Jason Eisner
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As a computational linguist, I help computers learn to understand human language. A huge portion of human communication, thought, and culture now passes through computers. Ultimately, we want our devices to help us by understanding text and speech as a human would -- both at the small scale of intelligent user interfaces and at the large scale of the entire multilingual Internet.

My primary interests lie at the intersection of algorithms, linguistics, and machine learning. The challenge is to fashion statistical models that are nuanced enough to capture good intuitions about linguistic structure, and especially, to develop efficient algorithms to train and apply these complex models.

A central theme in my work is structured prediction -- learning to predict many interrelated variables at once. To this end, my students and I have made numerous algorithmically novel contributions to dynamic programming, belief propagation, finite-state and context-free methods, variational inference, and semi-supervised learning. We have applied these to natural language problems such as parsing, machine translation, morphology, phonology, and information extraction.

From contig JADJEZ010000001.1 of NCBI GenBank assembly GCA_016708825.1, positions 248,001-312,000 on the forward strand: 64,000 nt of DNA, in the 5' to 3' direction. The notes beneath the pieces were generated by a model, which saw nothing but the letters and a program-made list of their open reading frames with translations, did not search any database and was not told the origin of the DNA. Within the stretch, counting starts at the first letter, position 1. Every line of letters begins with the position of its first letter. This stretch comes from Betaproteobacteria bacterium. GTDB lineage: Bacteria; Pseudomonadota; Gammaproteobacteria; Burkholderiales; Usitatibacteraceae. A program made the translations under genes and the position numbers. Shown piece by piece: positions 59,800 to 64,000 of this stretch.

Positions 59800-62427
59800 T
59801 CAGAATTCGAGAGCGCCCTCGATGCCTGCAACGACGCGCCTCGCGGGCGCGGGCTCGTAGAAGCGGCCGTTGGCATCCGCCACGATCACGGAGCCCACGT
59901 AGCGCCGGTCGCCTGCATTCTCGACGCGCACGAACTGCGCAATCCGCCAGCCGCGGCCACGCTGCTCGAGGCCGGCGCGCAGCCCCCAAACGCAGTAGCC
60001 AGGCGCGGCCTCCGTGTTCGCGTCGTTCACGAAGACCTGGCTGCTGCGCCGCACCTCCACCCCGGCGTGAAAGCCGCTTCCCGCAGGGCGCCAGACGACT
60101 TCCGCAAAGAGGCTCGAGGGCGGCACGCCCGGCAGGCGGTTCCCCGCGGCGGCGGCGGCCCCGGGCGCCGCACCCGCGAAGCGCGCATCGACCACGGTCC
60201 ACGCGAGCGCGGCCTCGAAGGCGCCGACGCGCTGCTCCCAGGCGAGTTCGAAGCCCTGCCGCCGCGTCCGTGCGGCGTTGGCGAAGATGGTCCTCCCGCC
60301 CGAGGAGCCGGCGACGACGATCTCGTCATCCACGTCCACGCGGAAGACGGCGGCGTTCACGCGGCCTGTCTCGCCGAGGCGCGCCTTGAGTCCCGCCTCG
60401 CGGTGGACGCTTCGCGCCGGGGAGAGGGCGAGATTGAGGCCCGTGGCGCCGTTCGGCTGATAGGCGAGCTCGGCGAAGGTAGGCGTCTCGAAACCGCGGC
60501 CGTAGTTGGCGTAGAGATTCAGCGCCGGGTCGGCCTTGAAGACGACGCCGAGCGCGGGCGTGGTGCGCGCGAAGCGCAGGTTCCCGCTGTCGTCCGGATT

We have also been developing an innovative high-level declarative programming language, Dyna, which encapsulates many interesting efficiency tricks for such methods, and thus makes it far easier to experiment with new algorithms and models.

In general, I have broad interests and have worked on a wide range of fundamental topics in NLP, drawing on varied areas of computer science. See my research summary for more information, as well as notes on my advising style.


invited talk
flag Weighted Deduction as an Abstraction Level for AI
as author at  ILP/MLG/SRL collocated International conferences/workshops on learning from relational, graph-based and probabilistic knowledge, Leuven 2009,
flag Probabilities and Language Models
as author at  CLSP JHU Summer School on Human Language Technology, Baltimore 2010,